Disputes are unavoidable in the business world—not only civil disputes between business partners but also criminal matters, in which a company or its representatives, or even an individual, are accused of legal or regulatory violations or other crimes. While this can be a daunting situation—especially for those facing a criminal matter in a jurisdiction with unfamiliar laws or litigation processes—knowing what to expect out of criminal proceedings can bring clarity and make the situation feel much more manageable.
Thailand, for instance, is a vibrant economy in the heart of Southeast Asia that has attracted many businesses to pursue opportunities in the country. However, the relatively well-developed and sometimes unfamiliar regulatory regime in Thailand means that companies can unintentionally fall afoul of the legal requirements and find themselves having to defend against criminal litigation. In such a situation, understanding how criminal proceedings work in Thailand is critical step to prepare for the case.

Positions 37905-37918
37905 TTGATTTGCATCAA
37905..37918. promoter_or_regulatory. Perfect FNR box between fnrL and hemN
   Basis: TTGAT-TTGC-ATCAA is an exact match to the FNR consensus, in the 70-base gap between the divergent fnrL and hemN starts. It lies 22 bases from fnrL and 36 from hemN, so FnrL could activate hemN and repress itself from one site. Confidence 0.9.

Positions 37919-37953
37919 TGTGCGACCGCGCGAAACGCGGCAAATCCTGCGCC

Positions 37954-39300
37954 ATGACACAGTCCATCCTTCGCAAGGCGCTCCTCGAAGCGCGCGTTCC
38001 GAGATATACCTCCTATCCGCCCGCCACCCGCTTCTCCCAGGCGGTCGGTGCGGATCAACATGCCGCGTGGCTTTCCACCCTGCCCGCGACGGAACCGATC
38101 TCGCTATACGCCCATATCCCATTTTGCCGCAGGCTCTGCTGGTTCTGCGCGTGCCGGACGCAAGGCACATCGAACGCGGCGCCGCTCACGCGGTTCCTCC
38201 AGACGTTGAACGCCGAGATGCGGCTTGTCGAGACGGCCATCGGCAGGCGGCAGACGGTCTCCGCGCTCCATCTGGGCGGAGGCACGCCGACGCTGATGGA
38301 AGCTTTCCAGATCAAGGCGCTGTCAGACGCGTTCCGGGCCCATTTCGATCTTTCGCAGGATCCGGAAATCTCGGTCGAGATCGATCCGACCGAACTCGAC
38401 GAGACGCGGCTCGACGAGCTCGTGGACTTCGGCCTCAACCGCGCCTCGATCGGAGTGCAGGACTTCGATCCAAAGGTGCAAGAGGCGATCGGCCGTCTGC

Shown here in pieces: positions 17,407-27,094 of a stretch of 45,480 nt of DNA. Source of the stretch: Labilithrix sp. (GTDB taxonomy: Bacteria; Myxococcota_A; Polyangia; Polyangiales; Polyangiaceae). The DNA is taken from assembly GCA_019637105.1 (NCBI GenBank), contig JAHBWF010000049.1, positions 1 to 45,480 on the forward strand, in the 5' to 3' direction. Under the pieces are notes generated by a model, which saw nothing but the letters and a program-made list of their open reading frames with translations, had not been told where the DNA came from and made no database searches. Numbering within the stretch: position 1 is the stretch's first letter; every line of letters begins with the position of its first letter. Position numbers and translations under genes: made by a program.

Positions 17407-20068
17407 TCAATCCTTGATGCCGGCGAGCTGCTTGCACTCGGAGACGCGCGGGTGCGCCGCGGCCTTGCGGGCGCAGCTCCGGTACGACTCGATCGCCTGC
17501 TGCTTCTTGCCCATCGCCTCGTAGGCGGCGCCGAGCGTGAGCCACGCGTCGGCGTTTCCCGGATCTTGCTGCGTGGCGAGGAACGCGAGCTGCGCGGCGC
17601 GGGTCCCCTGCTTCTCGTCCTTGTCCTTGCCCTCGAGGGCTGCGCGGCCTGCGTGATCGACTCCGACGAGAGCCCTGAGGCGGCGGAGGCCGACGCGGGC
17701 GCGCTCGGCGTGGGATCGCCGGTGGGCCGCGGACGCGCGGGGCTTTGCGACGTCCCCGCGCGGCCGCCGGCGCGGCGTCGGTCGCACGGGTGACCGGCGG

Thailand’s legislative system is based on a civil law system. Notably, however, Thai courts are still influenced by previous Supreme Court decisions as precedent references for adjudicating cases. Most criminal offenses are contained in the Penal Code (also called the Criminal Code). There are also other offenses prescribed in the country’s acts (of which there are approximately 1,000), which specify the obligations and prohibitions people must observe. Although most offenses are misdemeanors, many are nonetheless punishable by imprisonment—a dire prospect for anyone, and even more so for an accused party whose home country is not Thailand.